- Clean The Throttle
Before diving into your throttle position sensor with a multimeter, you have to take some preliminary steps.
One of these is to clean your throttle, as it could be the debris on it that prevents it from opening or closing properly.
Disconnect the air cleaner assembler from the throttle position sensor and check the throttle plate and walls for any carbon buildup.
Dampen a rag with a carburetor cleaner and wipe away any debris where you see a build-up of it.
Once you have done this, ensure the throttle fully opens and closes properly.
It’s time to move to the throttle position sensor.
These wires or connector tabs are important for our tests.
If you’re having trouble finding the wires, see our guide on how to trace wires.
Check the TPS wires and terminals for damage and a build-up of dirt. Take care of any impurities and proceed to the next step.
- Locate The Throttle Position Sensor Grounding
Finding the throttle position grounding determines if you have a problem and also helps with subsequent tests.
Set your multimeter to the 20 DC voltage range, turn your ignition to the “on” position without starting the engine, and then place the red positive probe on the positive car battery post (tagged “+”).
Now, place the black negative probe on each of the TPS wire tabs or terminals.
You do this until one shows you a reading of 12 volts. This is your ground terminal and your TPS has passed this test.
- Find The Reference Voltage Terminal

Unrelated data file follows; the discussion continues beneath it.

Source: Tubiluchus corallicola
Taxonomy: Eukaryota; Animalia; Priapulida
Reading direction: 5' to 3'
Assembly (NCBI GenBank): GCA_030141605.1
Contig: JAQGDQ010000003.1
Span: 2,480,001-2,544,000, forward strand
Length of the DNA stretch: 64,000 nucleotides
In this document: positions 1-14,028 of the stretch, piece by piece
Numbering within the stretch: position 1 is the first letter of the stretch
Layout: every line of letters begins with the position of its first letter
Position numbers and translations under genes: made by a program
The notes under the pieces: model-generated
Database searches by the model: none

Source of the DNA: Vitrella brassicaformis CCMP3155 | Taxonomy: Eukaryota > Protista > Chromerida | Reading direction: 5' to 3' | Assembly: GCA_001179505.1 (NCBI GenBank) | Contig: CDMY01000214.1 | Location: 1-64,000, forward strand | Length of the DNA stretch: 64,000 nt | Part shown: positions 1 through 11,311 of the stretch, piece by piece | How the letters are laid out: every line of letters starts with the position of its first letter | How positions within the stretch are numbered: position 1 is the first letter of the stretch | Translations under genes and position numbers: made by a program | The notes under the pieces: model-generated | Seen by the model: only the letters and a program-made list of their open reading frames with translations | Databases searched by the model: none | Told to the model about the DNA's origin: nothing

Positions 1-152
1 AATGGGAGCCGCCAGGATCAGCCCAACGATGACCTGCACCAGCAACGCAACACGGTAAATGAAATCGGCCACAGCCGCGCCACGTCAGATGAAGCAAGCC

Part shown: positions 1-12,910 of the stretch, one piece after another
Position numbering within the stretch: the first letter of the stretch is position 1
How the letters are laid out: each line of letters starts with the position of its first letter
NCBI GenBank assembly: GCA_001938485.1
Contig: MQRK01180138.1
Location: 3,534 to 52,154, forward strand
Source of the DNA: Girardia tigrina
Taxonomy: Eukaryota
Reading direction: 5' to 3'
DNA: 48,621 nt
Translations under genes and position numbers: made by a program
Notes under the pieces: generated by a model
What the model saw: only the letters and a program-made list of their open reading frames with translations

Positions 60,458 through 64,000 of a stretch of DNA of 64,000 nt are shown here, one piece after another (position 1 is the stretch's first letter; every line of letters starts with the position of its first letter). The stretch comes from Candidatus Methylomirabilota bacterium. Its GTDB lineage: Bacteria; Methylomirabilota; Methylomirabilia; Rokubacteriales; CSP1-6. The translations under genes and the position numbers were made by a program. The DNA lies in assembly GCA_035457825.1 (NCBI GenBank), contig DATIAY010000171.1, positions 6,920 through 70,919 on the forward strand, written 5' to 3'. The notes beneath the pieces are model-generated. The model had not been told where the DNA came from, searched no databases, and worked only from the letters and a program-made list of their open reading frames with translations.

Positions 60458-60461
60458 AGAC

With your car ignition still in the “on” position and the multimeter set to the 10 DC voltage range, place the black lead on the ground TPS terminal and place the red lead on each of the other two terminals.
The terminal that presents you with about 5 volts is the reference voltage terminal.
If you don’t get any 5-volt reading, then there is a problem within your TPS circuit and you may check for loose or corroded wiring.
Connect the wires back into the throttle position sensors and move to the next step.
- Test The TPS Signal Voltage
The signal voltage test is the ultimate test that determines if your throttle position sensor is functioning properly or not.
It helps to diagnose whether the TPS accurately reads the throttle plate when it is fully open, halfway open, or closed.
Set the multimeter to the 10 DC voltage range, place the black probe on the ground TPS terminal, and place the red probe on the signal voltage terminal.
In this case, you use pins to back probe the wires (poke each TPS wire with a pin) and attach your multimeter probes to these pins (preferably using alligator clips).
The value displayed depends on the model of your TPS.
If the multimeter shows a reading of zero (0), you may still proceed to the next steps.
Gradually open the throttle plate and watch how the readings on the multimeter change.
Your multimeter is expected to display a steadily increasing value as you open up the throttle.
When the plate is fully open, the multimeter is also expected to display 5 volts (or 3.5 volts in some TPS models).
The TPS is not in good condition and needs to be changed if you experience the following:
- If the value massively skips while opening the plate.
- If the value gets stuck at a number for a long period.
- If the value doesn’t reach 5 volts when the throttle plate is fully opened
- If the value inappropriately skips or changes when you lightly tap the sensor with a screwdriver
All these are representations of a TPS that needs to be replaced.
However, if your throttle position sensor is an adjustable model, like those found in older vehicles, then there is more to do before deciding to replace the sensor.
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